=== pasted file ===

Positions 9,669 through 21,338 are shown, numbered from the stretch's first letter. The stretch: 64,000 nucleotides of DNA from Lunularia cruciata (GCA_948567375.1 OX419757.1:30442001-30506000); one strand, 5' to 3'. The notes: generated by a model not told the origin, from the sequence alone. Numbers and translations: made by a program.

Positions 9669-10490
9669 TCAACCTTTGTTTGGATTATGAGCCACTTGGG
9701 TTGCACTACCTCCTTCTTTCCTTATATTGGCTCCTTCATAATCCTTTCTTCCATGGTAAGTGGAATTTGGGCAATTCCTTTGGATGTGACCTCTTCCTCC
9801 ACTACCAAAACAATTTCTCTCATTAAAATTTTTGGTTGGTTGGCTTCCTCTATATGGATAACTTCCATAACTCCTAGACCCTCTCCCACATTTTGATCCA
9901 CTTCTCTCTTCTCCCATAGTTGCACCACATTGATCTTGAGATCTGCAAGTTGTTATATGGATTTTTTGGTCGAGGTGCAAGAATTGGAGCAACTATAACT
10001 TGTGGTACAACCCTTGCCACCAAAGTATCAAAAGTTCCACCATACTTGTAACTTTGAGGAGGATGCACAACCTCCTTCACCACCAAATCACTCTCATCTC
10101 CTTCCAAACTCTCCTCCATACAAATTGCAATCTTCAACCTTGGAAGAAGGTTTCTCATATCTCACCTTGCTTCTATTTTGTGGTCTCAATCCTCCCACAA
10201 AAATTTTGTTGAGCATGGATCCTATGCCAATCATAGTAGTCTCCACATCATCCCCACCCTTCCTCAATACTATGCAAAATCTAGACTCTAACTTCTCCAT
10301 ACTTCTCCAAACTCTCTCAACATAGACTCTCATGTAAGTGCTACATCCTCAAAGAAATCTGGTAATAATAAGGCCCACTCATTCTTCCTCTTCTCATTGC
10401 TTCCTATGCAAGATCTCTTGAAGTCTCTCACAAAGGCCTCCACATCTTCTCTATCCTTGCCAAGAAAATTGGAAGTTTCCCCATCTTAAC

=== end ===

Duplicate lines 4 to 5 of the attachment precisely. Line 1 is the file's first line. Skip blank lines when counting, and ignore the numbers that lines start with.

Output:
9701 TTGCACTACCTCCTTCTTTCCTTATATTGGCTCCTTCATAATCCTTTCTTCCATGGTAAGTGGAATTTGGGCAATTCCTTTGGATGTGACCTCTTCCTCC
9801 ACTACCAAAACAATTTCTCTCATTAAAATTTTTGGTTGGTTGGCTTCCTCTATATGGATAACTTCCATAACTCCTAGACCCTCTCCCACATTTTGATCCA